According to a report from Egypt by the Israeli newspaper Yediot Achronot, Mubarak told his military staff that “the era of cold peace is over” and that he was encouraging full business cooperation with Israelis, including a possible sale of natural gas.

“There is no reason that Arab states without formal relations with Israel should sell her natural gas, while we have a surplus and nobody to sell to,” Mubarak was quoted as saying, referring to reports that the Gulf emirate of Qatar is embarking on such a sale.

According to the newspaper account, Mubarak also met with the editors of the Egyptian press to inform them of the new line. Editorials concerning “the new honeymoon” with Israel soon followed.

How fully the Egyptian media adopts a changed attitude toward Israel may be the most significant question in evaluating Israeli-Egyptian ties.

“The real poison in the relationship is the way the Egyptian media has described us,” said the Israeli official.

But while it is too soon to say whether the desired media shift has come about, it is clear that, in many small but significant ways, the Egyptian government is implementing its announced policy of normalization.

Egypt has dropped a requirement that would-be visitors to Israel register with the military officials, a regulation that kept tourism effectively nil. Since that change in regulations, dozens of tourists are passing daily through the Taba border crossing, many on group pilgrimages to Muslims or Coptic Christian holy places.

Two Egyptian translators of Hebrew literature into Arabic appeared at an international translation conference held in Israel in January – the first time, according to Bar-Ner, that an Egyptian writer or translator dared appeared in an Israeli forum that would receive world-wide publicity.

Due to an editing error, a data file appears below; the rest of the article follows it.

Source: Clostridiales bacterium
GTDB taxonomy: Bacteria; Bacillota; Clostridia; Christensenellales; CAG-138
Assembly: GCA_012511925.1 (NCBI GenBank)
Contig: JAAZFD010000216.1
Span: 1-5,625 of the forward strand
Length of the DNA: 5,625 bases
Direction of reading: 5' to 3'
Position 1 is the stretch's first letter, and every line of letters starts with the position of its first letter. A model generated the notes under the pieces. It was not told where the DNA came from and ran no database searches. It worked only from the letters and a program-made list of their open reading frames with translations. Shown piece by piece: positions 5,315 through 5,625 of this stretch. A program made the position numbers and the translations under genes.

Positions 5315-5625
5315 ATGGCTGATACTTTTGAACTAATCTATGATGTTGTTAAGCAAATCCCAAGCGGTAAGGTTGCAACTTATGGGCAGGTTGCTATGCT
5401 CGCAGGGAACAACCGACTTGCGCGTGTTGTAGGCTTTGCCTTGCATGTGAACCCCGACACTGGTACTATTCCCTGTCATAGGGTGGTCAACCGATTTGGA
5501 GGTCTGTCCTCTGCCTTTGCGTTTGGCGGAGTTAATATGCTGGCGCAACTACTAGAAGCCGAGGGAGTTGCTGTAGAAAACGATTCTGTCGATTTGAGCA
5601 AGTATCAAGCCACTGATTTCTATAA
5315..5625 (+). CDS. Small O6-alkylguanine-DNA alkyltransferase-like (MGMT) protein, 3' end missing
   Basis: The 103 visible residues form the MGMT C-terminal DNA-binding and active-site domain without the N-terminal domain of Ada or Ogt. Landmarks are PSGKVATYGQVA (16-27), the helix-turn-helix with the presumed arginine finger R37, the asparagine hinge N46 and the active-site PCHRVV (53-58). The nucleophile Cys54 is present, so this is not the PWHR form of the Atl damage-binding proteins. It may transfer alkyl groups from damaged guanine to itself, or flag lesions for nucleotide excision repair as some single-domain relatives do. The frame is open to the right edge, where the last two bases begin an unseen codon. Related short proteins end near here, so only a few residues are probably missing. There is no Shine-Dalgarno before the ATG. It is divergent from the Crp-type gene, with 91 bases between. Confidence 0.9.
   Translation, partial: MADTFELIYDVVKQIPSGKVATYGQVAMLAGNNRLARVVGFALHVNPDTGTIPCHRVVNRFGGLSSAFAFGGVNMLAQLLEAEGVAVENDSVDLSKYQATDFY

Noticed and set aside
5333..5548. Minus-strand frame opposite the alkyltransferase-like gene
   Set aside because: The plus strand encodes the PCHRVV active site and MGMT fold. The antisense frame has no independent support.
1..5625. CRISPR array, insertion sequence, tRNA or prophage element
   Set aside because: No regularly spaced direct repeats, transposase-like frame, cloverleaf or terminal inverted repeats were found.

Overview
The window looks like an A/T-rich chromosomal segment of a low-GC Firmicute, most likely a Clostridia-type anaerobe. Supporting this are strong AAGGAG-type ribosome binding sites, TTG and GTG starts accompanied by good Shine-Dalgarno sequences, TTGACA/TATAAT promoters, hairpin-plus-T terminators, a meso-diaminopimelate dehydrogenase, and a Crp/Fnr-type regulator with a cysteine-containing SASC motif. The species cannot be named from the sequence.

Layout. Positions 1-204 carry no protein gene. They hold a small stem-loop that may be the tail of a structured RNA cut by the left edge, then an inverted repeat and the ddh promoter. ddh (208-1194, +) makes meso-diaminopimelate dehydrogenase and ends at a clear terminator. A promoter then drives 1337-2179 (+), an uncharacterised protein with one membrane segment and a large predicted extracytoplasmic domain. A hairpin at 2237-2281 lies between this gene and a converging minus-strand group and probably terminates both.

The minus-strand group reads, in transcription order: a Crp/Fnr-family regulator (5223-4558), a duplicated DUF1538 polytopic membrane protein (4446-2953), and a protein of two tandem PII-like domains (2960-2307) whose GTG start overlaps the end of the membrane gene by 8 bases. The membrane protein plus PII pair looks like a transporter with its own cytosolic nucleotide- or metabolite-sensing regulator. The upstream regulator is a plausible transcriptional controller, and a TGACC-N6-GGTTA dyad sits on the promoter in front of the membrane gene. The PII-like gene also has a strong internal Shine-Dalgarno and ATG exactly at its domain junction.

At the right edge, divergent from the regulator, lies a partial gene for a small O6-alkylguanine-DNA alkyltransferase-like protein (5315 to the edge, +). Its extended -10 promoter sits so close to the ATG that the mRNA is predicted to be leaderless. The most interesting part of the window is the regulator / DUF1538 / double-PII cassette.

One of the translators made a side trip to present writer Amos Oz with the first Arabic translation of one of his novels.

Among the agreements formalized during Aloni’s visit to Cairo is one to lay a direct phone link between the tow countries, whose phone connections now pass through Rome. This would also bring Israel’s phone network closer to the other Arab countries and Egypt’s to the republics of the Common wealth of Independent States.

The Egyptian education minister agreed to allow Israeli archaeologists to participate in digs in the Sinai.

It was also agreed that Israel would carry out underwater research with Egypt, in which scientists from Saudi Arabia Jordan would work as well under Egyptian auspices.

In addition, Egyptian educators and computer experts will come to Israel to study a unique program to teach reading that was developed by the Center for Educational Technology in Ramat Aviv.

And before leaving Cairo, Aloni announced that her visit will be reciprocated by her three Egyptian counterparts, the ministers of communications, of science, and of education.

These would be the first such visits in a decade.